How do you grieve someone who’s still alive?
Hope has lost her father…. trouble is, he’s still alive… and thinks he wrote the Bible. Everyday Roger Brimming swims out to sea – but not back – and everyday Hope picks him up in a boat. Everyday but one. With the arrival of an uninvited visitor, Hope is folded into a choice she didn’t see coming.
Cracked won an Edinburgh Fringe First 2001 and toured to Hong Kong and The Darlinghurst Theatre Sydney before being adapted for radio and produced by ABC Radio National (Australia). I wrote and performed the piece, and voiced the character of Hope for radio. Cracked tells the story of the daughter of a famous sci-fi author and schizophrenic. Hope is content to continue rescuing her father in his daily attempt to swim to the horizon until his publisher arrives expecting the latest manuscript, and she must choose a way of letting go whilst holding on. I drew on my own experiences as the daughter of someone who suffered the illness in writing the piece, though it is not auto-biographical – (having never successfully rowed a boat to rescue someone from a suicide attempt, I am not documenting my own experience. I am, however, fascinated by our obsession with truth in fiction.) The piece is from the carer’s point of view. Audiences over-whelmingly told me how the story reminded them of their own experience, whether that were letting go of a loved one due to dementia, heartbreak, old age or mental illness…..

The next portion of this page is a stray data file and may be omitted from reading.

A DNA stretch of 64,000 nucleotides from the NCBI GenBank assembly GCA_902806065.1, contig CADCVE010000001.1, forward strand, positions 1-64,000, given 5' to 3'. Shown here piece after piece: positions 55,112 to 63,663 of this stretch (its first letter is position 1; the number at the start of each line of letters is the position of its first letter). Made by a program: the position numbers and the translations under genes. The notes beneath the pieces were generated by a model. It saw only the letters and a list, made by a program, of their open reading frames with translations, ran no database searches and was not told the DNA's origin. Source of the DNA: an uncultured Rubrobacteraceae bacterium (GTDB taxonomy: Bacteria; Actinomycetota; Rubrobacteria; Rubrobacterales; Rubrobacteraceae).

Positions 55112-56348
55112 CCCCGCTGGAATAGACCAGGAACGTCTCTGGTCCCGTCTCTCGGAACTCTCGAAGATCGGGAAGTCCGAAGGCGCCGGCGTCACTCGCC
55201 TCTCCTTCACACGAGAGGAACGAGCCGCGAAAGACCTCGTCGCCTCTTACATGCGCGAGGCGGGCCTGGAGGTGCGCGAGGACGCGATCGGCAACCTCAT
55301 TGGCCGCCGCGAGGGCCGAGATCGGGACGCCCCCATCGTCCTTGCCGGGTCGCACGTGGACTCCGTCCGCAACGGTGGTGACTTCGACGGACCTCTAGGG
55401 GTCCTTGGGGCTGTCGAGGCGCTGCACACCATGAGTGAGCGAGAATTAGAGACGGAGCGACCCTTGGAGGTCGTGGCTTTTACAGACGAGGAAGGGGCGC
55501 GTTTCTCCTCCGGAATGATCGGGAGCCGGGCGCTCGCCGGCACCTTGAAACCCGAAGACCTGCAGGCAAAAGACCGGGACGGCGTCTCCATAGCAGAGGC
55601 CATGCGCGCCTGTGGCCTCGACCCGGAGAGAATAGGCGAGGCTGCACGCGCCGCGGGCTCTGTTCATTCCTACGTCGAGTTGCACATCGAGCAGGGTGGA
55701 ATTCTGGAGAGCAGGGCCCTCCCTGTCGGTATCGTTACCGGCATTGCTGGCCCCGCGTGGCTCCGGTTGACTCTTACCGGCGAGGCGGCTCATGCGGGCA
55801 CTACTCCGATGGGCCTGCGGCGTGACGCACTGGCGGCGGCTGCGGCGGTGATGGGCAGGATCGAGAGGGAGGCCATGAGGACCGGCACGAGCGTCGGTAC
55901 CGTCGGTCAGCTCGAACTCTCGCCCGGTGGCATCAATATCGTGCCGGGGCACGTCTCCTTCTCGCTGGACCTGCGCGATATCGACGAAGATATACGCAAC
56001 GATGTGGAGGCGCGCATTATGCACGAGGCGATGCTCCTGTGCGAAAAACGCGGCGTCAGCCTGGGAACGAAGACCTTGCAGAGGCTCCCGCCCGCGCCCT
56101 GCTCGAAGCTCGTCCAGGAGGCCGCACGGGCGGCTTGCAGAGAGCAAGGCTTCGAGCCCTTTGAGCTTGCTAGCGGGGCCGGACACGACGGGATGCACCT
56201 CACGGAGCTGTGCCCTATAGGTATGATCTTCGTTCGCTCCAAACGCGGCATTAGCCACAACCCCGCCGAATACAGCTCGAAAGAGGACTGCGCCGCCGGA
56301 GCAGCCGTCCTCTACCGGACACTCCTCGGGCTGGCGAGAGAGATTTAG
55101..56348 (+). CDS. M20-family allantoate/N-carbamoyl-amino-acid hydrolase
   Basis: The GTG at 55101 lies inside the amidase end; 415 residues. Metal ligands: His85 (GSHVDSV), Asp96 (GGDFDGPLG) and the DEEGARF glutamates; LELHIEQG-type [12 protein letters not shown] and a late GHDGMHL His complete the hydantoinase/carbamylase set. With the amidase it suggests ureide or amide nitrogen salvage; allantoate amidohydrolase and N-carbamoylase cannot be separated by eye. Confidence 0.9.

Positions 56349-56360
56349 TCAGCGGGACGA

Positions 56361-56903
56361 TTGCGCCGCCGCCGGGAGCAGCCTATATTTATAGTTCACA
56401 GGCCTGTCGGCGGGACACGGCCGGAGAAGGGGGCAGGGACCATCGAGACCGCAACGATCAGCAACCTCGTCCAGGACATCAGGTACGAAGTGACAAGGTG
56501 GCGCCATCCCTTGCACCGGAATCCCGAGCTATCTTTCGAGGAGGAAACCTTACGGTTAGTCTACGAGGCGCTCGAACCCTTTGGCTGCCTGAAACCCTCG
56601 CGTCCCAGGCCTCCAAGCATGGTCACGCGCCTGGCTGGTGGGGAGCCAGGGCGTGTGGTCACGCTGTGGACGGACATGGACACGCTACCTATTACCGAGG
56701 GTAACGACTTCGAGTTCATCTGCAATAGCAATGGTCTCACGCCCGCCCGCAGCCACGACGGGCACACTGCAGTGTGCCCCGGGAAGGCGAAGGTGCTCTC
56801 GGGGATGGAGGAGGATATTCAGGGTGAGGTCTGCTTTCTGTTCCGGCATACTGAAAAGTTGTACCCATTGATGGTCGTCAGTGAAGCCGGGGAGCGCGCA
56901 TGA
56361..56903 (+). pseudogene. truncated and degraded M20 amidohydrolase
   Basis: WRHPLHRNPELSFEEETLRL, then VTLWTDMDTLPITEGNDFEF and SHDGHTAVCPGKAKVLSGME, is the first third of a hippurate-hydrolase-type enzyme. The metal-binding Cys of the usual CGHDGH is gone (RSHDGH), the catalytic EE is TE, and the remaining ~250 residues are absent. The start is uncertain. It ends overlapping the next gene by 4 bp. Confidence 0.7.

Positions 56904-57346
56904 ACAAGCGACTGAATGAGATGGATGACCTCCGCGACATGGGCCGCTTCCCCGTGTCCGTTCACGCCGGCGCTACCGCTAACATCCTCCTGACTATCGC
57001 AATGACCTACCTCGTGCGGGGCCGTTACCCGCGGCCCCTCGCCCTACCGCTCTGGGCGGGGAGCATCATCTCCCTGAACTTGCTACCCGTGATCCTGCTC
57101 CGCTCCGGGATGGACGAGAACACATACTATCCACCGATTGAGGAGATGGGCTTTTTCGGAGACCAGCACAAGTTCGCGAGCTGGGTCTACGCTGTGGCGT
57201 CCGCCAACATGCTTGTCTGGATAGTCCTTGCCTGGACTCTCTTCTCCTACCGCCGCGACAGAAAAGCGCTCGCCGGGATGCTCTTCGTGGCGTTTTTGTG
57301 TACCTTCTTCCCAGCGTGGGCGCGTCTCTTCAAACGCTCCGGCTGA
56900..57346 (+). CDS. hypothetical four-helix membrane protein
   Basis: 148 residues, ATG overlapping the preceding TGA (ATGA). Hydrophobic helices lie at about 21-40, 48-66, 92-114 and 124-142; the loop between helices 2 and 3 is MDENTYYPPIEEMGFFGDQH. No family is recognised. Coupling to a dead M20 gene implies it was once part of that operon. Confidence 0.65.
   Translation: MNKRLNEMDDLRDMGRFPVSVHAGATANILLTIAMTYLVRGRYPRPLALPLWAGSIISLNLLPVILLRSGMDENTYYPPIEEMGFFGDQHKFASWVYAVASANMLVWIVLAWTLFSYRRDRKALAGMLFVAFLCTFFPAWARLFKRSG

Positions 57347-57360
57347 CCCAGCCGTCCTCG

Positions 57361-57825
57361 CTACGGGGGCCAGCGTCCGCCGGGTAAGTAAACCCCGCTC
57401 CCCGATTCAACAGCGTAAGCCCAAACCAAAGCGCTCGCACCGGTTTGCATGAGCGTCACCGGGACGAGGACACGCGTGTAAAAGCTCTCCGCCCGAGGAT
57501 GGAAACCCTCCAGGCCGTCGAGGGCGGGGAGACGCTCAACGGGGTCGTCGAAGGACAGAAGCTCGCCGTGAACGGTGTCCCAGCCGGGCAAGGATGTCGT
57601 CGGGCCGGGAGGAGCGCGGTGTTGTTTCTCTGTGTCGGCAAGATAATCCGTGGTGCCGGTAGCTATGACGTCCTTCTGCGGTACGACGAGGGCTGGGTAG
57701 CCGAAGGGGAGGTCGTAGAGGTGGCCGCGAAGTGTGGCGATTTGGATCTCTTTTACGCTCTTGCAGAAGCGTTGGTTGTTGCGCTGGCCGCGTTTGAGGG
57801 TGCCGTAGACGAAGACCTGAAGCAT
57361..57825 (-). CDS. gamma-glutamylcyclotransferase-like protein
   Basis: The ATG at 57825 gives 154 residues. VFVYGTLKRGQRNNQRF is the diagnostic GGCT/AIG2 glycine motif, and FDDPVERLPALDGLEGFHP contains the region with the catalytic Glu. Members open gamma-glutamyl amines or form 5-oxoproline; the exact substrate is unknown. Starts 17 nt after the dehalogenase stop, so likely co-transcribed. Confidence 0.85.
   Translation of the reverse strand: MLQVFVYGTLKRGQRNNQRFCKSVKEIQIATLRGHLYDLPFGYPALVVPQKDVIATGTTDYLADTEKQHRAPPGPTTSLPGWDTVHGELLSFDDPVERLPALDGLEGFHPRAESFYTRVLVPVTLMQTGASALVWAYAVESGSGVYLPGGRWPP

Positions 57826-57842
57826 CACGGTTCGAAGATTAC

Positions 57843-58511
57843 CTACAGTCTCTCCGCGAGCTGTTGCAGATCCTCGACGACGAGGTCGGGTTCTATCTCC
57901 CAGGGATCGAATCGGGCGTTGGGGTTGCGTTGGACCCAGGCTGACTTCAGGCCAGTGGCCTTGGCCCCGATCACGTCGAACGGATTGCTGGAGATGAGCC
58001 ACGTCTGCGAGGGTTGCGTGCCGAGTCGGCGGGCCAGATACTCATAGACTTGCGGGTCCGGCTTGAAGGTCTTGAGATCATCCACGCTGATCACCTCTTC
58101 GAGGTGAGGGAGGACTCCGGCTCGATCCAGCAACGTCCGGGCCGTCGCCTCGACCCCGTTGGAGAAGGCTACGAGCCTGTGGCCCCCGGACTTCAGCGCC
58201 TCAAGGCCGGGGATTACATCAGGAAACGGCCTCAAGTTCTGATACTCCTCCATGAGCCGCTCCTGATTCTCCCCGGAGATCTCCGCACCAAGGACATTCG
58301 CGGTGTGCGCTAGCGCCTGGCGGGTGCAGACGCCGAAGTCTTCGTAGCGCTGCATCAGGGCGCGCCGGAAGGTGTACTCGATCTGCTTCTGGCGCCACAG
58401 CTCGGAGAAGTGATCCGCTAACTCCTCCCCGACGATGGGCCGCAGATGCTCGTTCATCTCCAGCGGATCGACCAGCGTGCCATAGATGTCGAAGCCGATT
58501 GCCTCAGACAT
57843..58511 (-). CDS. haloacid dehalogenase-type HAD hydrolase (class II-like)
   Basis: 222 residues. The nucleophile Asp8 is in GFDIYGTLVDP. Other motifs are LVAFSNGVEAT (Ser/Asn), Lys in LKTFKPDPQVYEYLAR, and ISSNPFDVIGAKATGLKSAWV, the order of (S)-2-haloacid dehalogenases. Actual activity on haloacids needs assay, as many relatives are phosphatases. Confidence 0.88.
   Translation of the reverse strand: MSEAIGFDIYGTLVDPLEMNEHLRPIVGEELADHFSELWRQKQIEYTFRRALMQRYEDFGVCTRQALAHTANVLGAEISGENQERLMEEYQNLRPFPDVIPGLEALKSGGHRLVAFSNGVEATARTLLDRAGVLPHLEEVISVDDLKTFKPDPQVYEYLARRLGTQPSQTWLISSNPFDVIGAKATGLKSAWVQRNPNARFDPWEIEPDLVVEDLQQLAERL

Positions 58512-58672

“A tiny, but almost perfect show… a haunting and beautifully structured piece.”
“….a haunting reminder of some of the big questions asked.”
(Joyce McMillan, The Scotsman)
“this is theatrical monologue at its devastating best.”
(Sunday Herald, Picks of the Week)
“it is life’s most terrible, hopeless moments grounded in bangers and mash.”
(Andrew Eaton, The Scotsman)
“An engaging and ultimately heart-wrenching piece. It is a real joy to see a performer who can bring together text, character and story with such power, beauty and skill”
(Christopher Heiberg, Edinburgh Guide)
“Skye Loneragan’s rye and brilliantly pithy monologue perfect miniature.”
(Neil Cooper, The Herald)